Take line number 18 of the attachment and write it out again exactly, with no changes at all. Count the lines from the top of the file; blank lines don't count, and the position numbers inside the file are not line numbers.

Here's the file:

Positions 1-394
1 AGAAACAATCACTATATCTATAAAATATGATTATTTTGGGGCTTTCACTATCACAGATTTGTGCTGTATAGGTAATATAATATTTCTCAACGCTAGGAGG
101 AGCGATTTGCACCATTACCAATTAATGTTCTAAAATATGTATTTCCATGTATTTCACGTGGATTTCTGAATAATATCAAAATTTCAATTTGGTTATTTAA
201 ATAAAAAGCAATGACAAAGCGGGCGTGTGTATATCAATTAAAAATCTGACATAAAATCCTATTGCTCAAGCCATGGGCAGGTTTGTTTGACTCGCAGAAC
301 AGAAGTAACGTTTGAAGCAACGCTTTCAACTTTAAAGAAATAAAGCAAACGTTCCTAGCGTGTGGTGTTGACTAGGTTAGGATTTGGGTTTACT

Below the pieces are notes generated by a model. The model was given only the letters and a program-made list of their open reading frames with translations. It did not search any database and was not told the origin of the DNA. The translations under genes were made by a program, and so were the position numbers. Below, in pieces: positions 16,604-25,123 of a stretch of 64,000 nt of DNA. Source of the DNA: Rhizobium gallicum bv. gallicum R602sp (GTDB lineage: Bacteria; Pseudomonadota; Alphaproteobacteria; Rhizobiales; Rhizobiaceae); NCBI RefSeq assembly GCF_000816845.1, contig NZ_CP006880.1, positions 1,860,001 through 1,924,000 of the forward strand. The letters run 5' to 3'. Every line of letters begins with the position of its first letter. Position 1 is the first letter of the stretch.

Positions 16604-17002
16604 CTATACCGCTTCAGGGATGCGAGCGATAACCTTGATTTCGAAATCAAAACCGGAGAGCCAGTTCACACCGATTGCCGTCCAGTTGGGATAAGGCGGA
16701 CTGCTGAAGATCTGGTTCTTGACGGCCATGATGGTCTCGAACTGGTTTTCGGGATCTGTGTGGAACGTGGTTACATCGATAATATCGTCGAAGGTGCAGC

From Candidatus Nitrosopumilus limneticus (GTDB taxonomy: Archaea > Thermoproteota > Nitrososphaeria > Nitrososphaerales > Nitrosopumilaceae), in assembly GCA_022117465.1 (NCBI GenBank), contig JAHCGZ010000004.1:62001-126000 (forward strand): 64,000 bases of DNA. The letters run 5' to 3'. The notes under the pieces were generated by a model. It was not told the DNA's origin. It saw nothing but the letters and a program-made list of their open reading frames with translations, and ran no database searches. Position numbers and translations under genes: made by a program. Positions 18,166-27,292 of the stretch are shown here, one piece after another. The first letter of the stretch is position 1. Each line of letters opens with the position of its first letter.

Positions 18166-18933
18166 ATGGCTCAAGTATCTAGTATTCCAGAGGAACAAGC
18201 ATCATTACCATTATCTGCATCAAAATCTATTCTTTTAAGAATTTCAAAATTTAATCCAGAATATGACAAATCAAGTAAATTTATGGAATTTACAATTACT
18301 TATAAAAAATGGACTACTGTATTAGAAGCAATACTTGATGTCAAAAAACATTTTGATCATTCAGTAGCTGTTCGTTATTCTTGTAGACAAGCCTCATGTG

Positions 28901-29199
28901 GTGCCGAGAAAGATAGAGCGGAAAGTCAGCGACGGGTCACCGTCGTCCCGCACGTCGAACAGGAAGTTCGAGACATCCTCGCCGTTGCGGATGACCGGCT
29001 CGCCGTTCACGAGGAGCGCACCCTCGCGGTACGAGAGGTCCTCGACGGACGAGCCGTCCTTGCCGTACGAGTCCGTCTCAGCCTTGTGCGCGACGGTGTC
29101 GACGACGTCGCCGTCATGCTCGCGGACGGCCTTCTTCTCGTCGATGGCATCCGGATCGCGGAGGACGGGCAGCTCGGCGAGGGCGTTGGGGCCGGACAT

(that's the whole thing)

29101 GACGACGTCGCCGTCATGCTCGCGGACGGCCTTCTTCTCGTCGATGGCATCCGGATCGCGGAGGACGGGCAGCTCGGCGAGGGCGTTGGGGCCGGACAT